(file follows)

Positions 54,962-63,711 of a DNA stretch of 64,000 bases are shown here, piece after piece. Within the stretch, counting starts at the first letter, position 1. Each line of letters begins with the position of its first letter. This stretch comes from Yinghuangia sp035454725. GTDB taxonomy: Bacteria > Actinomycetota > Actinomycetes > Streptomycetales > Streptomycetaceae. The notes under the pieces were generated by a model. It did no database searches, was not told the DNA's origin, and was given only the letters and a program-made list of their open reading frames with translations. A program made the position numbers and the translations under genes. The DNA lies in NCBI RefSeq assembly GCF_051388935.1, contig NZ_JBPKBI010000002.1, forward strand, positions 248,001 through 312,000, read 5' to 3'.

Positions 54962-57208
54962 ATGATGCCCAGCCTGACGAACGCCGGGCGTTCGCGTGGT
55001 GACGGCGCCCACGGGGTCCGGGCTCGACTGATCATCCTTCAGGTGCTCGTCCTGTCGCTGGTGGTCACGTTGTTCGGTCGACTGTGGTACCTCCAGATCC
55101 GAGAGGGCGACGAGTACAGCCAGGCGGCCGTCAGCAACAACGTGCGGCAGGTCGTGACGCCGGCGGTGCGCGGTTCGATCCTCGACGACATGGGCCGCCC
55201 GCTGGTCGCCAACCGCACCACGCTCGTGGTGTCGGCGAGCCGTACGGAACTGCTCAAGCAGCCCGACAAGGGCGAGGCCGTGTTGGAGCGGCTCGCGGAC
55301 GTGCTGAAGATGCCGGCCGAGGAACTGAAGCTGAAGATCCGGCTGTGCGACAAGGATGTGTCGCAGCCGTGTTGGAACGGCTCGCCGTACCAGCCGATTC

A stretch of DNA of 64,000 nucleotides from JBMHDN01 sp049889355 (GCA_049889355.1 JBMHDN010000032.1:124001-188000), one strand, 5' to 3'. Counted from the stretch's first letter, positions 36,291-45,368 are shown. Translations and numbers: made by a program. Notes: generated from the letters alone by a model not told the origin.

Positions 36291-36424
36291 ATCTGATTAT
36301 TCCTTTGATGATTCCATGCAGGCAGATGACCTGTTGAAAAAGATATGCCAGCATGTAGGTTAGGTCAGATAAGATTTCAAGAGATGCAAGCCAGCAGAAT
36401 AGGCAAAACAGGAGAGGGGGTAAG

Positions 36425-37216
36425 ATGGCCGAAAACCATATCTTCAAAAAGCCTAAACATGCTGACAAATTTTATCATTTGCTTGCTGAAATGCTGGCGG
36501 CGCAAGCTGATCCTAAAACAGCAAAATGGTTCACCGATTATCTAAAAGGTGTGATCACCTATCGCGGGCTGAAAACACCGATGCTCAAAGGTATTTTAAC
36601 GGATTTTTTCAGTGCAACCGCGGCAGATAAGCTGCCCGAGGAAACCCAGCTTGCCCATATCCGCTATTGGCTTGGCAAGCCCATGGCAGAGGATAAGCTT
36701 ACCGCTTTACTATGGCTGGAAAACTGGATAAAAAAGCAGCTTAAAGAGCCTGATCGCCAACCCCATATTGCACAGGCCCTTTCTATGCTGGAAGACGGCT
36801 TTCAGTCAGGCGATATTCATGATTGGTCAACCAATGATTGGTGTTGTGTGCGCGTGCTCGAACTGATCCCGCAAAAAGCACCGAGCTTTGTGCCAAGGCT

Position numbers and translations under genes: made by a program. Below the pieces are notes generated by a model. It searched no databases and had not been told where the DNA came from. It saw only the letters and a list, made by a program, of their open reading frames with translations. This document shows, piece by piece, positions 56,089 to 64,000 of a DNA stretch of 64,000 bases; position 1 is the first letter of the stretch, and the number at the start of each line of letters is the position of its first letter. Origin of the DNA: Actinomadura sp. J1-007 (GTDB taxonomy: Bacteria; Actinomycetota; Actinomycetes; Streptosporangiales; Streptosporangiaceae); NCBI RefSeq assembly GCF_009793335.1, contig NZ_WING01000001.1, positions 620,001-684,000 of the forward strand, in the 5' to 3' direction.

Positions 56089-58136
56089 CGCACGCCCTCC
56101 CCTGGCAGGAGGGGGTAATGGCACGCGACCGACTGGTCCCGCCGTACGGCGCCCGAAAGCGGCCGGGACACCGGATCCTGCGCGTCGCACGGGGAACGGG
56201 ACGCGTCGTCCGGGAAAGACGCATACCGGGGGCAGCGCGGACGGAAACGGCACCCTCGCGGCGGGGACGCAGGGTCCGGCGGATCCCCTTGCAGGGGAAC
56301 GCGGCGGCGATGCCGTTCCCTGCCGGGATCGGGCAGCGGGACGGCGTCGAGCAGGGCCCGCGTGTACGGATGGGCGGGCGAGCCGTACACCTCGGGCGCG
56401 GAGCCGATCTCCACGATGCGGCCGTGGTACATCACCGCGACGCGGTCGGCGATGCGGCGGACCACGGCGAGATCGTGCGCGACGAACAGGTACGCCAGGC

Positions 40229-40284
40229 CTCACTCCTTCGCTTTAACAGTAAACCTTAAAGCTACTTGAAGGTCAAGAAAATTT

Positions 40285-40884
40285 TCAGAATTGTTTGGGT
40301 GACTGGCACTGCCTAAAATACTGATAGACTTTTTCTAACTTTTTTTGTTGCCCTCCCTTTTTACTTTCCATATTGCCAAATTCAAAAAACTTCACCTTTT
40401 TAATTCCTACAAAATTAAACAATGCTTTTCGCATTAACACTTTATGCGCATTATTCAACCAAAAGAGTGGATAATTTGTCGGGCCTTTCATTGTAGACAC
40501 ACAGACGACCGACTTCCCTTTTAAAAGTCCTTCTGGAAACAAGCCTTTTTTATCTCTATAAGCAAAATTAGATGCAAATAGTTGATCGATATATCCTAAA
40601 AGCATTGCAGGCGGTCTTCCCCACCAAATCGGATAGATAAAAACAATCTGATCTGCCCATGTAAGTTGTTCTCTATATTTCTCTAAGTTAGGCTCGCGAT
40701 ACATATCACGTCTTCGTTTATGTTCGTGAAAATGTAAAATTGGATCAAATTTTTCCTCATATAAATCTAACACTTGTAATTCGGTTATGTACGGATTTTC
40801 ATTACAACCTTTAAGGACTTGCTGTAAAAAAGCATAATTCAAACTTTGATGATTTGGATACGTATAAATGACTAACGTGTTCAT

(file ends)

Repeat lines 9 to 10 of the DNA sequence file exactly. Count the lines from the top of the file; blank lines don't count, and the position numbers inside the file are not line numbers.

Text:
Positions 36291-36424
36291 ATCTGATTAT